The 3 Types Of Buying Scenarios Every B2B CMO Must Know

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The complexities of the evolving and robust global digital economy are introducing new sets of goals and problems for B2B organizations.  Long-tenured B2B companies are seeking ways to adapt and to remain sustainable.  While nimble and digital technology savvy firms are either grabbing larger chunks of market share at a faster rate or are creating new business models shaking the very foundation of established markets.

It is no wonder, then, that CEOs are making understanding buyers and buying behaviors top priorities for many B2B organizations.

The Deeper Understanding Needed

In attempts to gain deeper understanding of buyers and their behaviors today, B2B organizations are getting tripped up by immediately gravitating to the “who” and rational based paint-by-numbers profiling of buyers.  While it is helpful to know more about “who” your buyers are, this form of tunnel-vision leaves a canyon-size gap in true deeper understanding.

True deeper understanding comes from the melding narrative of who, what, how, why, where, and when of buyer stories and their goal-directed behaviors.  As mentioned, new complexities are being introduced due to a robust digital economy and B2B organizations are faced with new mountains to climb as a result.  The imperative for B2B CMOs today is to gain insight into these complex stories and new forms of human interactions taking place.

Only having insight into the “who” of this melding narrative will be a very shortsighted outcome of efforts to understand buyers and buying behaviors.

What Exactly Is A Buying Scenario?

For nearly fifteen years, I have used the term buying scenario in describing one of the critical components of buyer insights research and buyer persona development.   A buying scenario is the modeled melding narrative I speak about and provides much-needed context and in-depth understanding into the complexities confronted by buyers.  More importantly, it dispels the myth of belief in one generalized recurring buying process or buyer’s journey.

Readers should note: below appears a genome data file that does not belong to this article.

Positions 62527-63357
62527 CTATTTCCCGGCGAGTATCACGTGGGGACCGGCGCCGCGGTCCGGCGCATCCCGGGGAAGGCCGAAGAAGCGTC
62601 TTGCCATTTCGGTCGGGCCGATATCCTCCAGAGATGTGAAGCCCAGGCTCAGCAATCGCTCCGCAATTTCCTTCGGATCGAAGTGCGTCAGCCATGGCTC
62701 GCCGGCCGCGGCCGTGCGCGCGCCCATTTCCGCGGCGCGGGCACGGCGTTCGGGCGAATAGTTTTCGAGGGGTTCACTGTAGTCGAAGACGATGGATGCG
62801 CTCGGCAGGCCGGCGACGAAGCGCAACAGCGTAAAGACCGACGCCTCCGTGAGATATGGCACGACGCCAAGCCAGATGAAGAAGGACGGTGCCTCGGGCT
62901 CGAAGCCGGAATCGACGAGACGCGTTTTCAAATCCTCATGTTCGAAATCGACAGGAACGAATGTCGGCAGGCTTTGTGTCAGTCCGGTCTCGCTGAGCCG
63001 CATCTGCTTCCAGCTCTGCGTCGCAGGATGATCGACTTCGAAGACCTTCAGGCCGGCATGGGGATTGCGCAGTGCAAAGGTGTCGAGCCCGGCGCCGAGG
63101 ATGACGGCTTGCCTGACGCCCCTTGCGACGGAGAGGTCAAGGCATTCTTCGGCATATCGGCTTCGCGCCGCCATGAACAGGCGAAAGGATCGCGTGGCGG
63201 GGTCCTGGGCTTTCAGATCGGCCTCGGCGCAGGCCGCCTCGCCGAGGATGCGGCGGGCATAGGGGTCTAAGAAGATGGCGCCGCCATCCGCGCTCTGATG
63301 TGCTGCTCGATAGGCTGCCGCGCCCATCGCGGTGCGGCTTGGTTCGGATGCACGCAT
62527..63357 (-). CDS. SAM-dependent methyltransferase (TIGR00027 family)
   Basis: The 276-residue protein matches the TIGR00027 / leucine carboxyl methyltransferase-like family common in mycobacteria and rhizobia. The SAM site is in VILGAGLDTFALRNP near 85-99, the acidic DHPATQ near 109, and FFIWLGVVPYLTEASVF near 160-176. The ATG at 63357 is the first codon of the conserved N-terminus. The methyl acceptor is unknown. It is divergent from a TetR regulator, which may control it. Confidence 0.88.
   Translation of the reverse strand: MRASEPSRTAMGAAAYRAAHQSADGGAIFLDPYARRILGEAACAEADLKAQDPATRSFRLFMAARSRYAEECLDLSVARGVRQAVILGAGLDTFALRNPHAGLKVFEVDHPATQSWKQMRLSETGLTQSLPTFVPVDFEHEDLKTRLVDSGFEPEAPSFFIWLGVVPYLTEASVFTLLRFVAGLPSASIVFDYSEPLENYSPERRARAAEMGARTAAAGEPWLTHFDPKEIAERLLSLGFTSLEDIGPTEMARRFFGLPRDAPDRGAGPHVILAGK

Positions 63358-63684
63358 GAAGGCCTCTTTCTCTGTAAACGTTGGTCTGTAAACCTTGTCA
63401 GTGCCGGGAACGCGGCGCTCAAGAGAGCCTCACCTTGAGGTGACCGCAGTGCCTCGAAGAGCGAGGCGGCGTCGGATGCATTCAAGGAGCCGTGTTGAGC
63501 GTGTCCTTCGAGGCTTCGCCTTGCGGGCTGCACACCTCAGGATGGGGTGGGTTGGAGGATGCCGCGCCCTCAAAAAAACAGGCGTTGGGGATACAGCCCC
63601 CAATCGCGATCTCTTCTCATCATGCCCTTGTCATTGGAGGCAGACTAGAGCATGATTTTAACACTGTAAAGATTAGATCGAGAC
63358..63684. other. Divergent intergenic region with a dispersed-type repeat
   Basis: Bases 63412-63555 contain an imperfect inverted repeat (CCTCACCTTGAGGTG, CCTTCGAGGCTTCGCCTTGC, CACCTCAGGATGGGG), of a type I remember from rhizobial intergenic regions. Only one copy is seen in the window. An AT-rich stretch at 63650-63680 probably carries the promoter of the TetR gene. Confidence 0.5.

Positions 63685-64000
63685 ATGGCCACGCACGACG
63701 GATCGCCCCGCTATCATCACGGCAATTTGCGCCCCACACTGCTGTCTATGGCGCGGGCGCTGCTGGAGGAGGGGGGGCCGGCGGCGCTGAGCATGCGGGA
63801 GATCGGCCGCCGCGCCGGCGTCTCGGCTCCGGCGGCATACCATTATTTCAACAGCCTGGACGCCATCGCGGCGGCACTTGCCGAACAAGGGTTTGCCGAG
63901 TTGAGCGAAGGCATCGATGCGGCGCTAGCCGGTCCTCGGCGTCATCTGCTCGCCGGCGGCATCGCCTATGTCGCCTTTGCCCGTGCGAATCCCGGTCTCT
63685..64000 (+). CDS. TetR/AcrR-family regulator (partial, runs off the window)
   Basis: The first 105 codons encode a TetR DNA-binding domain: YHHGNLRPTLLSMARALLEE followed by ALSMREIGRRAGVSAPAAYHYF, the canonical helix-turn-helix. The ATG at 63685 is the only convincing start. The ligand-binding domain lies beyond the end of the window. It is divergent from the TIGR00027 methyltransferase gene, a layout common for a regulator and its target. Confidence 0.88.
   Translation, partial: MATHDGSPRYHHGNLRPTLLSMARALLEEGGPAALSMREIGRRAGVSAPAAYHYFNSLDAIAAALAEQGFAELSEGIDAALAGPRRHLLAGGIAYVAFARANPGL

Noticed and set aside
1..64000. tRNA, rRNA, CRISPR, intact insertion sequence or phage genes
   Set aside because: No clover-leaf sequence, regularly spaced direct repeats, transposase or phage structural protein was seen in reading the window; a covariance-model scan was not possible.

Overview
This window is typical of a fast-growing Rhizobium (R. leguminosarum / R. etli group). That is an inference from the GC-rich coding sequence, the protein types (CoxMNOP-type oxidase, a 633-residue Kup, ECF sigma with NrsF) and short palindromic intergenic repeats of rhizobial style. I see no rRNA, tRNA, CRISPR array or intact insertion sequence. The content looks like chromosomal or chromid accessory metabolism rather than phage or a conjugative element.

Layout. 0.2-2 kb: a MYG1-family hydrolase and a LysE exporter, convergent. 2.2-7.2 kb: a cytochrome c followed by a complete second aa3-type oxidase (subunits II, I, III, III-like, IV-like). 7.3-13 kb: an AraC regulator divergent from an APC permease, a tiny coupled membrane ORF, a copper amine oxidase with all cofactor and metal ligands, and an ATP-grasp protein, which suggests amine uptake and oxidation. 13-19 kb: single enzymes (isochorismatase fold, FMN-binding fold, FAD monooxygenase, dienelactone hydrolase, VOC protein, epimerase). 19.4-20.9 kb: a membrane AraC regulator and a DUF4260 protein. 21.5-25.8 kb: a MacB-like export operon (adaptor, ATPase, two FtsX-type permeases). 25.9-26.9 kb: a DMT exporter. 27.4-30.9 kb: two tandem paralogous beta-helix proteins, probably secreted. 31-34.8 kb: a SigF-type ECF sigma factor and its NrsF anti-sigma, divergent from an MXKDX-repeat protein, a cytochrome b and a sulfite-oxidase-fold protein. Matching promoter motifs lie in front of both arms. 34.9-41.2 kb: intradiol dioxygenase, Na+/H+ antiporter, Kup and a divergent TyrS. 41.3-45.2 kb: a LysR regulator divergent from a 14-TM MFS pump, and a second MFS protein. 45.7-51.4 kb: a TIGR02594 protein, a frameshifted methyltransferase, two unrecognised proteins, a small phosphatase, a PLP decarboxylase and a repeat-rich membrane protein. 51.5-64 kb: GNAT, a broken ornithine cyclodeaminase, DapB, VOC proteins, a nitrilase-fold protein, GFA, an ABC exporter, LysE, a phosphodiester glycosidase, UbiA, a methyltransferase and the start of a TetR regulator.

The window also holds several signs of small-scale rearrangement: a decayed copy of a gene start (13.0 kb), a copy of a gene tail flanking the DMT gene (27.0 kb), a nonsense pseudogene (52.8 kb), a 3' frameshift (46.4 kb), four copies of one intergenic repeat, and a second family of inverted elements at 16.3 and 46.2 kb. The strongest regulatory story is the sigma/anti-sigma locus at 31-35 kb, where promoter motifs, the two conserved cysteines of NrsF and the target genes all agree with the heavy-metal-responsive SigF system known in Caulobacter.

Persona-based scenario development and planning has been at the heart of personas since their origins.  This includes buying scenarios planning specifically for buyer persona development.  It is important for B2B firms to understand the true meaning of the term buying scenario and not confuse with rational-based buying attributes.  Nor should they to be confused with traditional day-in-the-life scenarios, which also has application in both user and buyer persona development.

With buying scenarios planning, the focus is not on predicting the future, as we have seen with Big Data.  The focus is on exploring the context of the future. In other word, what will be the likely buying situations and stories, in which we can be prepared for.  Another important note is the purposes of scenarios are to serve as informing, planning, and decision support perspectives for CMOs engaged in formulating current and future marketing strategies.

The three essential types of buying scenarios needed by B2B CMOs today are:

  1. Contextual Buying Scenario: This scenario is an attempt to bring deep understanding of the context surrounding the situational problems confronting buyers.  We get a sense of how problems and goals are driving certain buying activities and interactions with others.  In any given customer and buyer environment, there may be multiple contextual scenarios happening simultaneously.  For instance, three Fortune 100 organizations I helped with goal-directed buyer persona research and development, each uncovered four to five contextual buying scenarios they needed to plan for.